As before with our interview with Santiago Morera, both Visual Impact magazine and Wide Format Online were invited by HP to conduct interviews with their senior executives, this time with Gido van Praag.
Rob Griffiths, the editor of Visual Impact and Brian Stickland, the editor of Wide Format Online magazine decided to do the interviews jointly in order to maximise the opportunity for all parties.
Rob Griffiths - Why did you move from Océ to HP
Gido van Praag – I had been with Océ for over twenty years and enjoyed very much working for Océ. I was approached by HP in Canada.
I initially didn't want to talk to the HP executives that approached me but then I thought it was a competitor so there was nothing to lose, I can only gain.
After six int, erviews I realised there was a very good connection between the HP team and myself in terms of alignment, philosophy, management style, etc. It was not that different from Océ.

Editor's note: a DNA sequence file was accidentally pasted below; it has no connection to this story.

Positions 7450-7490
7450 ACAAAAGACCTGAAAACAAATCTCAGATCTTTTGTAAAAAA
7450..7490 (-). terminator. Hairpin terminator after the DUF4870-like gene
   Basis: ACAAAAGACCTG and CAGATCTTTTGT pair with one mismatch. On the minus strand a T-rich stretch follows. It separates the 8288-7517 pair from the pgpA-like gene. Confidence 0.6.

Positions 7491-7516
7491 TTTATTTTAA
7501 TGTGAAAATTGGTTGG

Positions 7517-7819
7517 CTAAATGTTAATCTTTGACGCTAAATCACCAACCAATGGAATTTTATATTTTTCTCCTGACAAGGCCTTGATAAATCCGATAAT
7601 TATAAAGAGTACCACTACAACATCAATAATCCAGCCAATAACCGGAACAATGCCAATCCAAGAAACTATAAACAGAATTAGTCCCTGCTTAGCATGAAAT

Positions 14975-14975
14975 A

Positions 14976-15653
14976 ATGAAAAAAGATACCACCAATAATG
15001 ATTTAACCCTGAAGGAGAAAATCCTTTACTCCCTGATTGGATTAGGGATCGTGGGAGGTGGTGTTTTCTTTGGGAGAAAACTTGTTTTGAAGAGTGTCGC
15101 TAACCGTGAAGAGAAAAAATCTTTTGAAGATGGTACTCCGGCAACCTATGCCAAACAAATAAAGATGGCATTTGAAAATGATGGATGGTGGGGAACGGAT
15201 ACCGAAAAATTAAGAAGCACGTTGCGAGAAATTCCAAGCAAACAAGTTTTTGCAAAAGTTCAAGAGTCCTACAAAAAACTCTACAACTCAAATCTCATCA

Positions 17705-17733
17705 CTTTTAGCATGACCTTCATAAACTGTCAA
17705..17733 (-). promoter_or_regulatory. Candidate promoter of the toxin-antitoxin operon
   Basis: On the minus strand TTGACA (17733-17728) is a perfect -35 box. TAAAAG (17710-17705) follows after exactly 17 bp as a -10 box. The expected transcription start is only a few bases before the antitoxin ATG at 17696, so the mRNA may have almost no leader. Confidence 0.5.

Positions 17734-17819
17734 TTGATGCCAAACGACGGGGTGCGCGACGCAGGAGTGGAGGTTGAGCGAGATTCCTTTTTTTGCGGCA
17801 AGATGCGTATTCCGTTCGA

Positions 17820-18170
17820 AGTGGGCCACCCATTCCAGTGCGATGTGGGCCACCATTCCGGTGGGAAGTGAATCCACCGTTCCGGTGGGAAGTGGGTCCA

They offered me this opportunity which I found compelling. If I were to stay at Océ I would have continued doing what I was doing.
I was able to leave Océ at a high, the business is very successful, I had a very good leadership team which I left behind, the order backlog was big, the forecast was very strong so I could leave Océ on a high.
I embarked on this new adventure and have never looked back. I am enjoying very much working for HP and working within the graphic arts markets. I manage a very broad portfolio in the fastest growing region of the world. That combination was so compelling coupled with the great team that I am working with.